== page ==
What comes to mind when your hear someone is bipolar or, to use the older term, manic-depressive? Likely not a neatly groomed man with mostly gray hair and a beard, nicely attired in a dark suit, white shirt and tie, and teaching a classroom of perhaps 100 or so law students.
Meet James T.R. Jones, since 1986 a professor at the Louis D. Brandeis School of Law at the University of Louisville. Before joining the faculty, he worked as a Wall Street attorney and as a law clerk for a federal appellate court judge. But Jones still doesn’t hold a license to practice law in Kentucky. The application specifically asks if, within the last five years, the applicant has been diagnosed with or treated for a number of mental health conditions, including bipolar disorder or major depression. Over the last 30 years, Jones was treated continually for that condition and was hospitalized for it several times. Jones so feared the stigma of revealing his condition that he kept it a secret from virtually everyone. In fact, he didn’t disclose it to either of his wives until he was seriously considering asking them to marry him.
As he details in his memoir, A Hidden Madness, Jones now believes it is a condition that had its roots in childhood and that it was tied in with an inferiority complex he developed. Yet despite those struggles, Jones was a successful student and able to intentionally plot out and make the career moves he believed necessary to become a law professor. He tells his story chronologically and doesn’t hesitate to thank those who aided him along his way. Whether due to the academic setting or intentionally, A Hidden Madness at times takes what feels like more of an objective tone than a subjective one. This also means that while the effects are unquestionably difficult to convey, the book seems to be more detached than some other memoirs by individuals confronting mental health issues.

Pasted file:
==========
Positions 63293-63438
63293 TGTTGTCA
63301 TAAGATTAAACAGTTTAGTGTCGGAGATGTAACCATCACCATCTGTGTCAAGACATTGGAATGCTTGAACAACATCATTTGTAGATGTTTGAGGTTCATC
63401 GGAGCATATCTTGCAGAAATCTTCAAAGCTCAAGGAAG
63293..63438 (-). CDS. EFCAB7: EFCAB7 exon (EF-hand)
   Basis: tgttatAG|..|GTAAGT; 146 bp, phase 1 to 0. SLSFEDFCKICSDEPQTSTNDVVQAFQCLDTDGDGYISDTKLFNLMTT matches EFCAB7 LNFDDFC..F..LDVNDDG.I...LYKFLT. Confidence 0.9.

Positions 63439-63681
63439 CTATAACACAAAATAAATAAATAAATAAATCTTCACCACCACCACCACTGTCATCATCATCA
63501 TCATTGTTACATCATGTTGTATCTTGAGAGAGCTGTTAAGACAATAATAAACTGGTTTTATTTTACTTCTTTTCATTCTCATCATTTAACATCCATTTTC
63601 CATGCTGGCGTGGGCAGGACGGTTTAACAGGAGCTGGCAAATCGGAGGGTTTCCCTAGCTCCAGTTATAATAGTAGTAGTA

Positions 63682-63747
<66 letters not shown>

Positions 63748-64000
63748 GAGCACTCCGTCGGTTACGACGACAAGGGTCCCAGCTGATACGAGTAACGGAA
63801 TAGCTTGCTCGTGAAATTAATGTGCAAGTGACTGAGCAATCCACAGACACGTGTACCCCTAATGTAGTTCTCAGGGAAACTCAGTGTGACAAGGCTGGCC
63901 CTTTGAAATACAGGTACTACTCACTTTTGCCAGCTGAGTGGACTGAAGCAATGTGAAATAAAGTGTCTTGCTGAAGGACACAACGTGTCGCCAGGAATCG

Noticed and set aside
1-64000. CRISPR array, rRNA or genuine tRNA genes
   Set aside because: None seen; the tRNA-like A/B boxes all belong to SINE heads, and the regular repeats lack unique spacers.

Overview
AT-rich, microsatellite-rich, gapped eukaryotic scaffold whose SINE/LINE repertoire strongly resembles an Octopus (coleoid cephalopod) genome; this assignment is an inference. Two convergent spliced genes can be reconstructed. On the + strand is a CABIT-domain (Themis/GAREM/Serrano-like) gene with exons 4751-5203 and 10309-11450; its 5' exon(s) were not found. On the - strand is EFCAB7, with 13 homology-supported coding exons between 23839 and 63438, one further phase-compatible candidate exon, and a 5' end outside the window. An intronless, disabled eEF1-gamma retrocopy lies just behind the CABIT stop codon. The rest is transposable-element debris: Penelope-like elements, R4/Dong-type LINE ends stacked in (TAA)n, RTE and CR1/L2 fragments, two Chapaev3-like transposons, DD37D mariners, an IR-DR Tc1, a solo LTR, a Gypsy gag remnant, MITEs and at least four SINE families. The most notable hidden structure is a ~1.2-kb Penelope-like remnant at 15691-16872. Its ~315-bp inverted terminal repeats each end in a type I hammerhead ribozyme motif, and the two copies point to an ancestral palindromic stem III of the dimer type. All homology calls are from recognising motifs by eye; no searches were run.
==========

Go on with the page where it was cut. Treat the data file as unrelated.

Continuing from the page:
The fact that Jones has succeeded doesn’t mean it is or has been easy. It’s unlikely any of us not afflicted with the condition can really understand its effects. Jones tells of periods, such as after a divorce, where even with lithium therapy he struggled to fulfill his job duties. He talks of stress pushing him toward the extremes of the condition, often being “constantly hopeless” and irritable, lacking energy and being “chronological suicidal.” He recognizes that the lithium and other medication controlled the symptoms enough that he could work but still experience peaks and “horrible valleys.” Jones makes a serious observation — although unlikely meant that way — in which many of those who have attended law school may well find humor: “It is difficult to teach Decedents’ [Estates] at the best of times, let alone when severely depressed, sometimes suicidal.”
Jones’ occasional suicidal ideations may reflect the dichotomy of bipolar disorder. Jones has long had an interest in guns. Even though he and others recognized they pose a risk for someone who is suicidal, he had what he considered legitimate reasons for keeping them. “I wanted to to have them around both to show I would not use them and to have them available as the tools to end my life if I chose to do so,’” Jones writes.
Jones describes some of the effects of the disease in the private practice of law, noting there were days when he was an associate in a Jacksonville, Florida firm where he was so depressed he couldn’t put in the necessary billable hours. Yet another aspect of that depression was to ruminate over that inability, creating a vicious circle. Although A Hidden Madness touches on this, it has an inherent limitation in addressing mental health issues in the legal profession. For example, while it unquestionably has its own pressures, most law professors aren’t subject to the pressures and deadlines their job demands, many imposed by courts and clients. Moreover, academia affords the protections of tenure. In contrast, the practicing attorney faces a conundrum. If they don’t seek treatment, they may be harming their client or forced to quit practicing law. Even those who seek treatment fear disclosure because it may result in loss of clients or perhaps even opposing counsel seeking to take advantage of the condition.